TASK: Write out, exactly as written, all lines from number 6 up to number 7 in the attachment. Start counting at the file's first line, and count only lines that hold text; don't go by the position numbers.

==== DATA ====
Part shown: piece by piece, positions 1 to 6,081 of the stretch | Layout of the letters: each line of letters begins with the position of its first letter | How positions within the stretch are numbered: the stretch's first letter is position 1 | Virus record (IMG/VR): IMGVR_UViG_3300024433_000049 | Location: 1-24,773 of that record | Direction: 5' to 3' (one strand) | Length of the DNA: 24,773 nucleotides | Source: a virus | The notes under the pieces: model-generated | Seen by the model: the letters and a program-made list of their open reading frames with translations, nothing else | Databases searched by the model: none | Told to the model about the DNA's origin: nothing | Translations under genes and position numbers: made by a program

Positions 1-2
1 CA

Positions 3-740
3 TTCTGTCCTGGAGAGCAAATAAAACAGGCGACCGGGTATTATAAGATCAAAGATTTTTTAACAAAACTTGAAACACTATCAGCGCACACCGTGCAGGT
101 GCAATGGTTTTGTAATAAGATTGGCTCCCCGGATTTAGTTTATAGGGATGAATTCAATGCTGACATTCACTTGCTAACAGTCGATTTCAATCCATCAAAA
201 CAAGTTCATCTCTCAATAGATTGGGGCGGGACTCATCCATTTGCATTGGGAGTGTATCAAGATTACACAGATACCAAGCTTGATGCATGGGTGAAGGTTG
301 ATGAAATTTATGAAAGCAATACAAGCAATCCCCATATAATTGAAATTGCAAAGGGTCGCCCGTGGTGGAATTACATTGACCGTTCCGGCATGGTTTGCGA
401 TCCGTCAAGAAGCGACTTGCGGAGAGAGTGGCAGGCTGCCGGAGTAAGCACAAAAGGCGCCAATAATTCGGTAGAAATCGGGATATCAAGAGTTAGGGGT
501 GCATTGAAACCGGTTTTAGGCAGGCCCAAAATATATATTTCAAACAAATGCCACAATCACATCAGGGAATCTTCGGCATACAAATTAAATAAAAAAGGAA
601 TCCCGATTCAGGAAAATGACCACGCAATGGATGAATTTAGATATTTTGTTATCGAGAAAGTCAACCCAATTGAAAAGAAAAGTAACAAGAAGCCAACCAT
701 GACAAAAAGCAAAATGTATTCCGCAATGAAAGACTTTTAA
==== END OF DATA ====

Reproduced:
101 GCAATGGTTTTGTAATAAGATTGGCTCCCCGGATTTAGTTTATAGGGATGAATTCAATGCTGACATTCACTTGCTAACAGTCGATTTCAATCCATCAAAA
201 CAAGTTCATCTCTCAATAGATTGGGGCGGGACTCATCCATTTGCATTGGGAGTGTATCAAGATTACACAGATACCAAGCTTGATGCATGGGTGAAGGTTG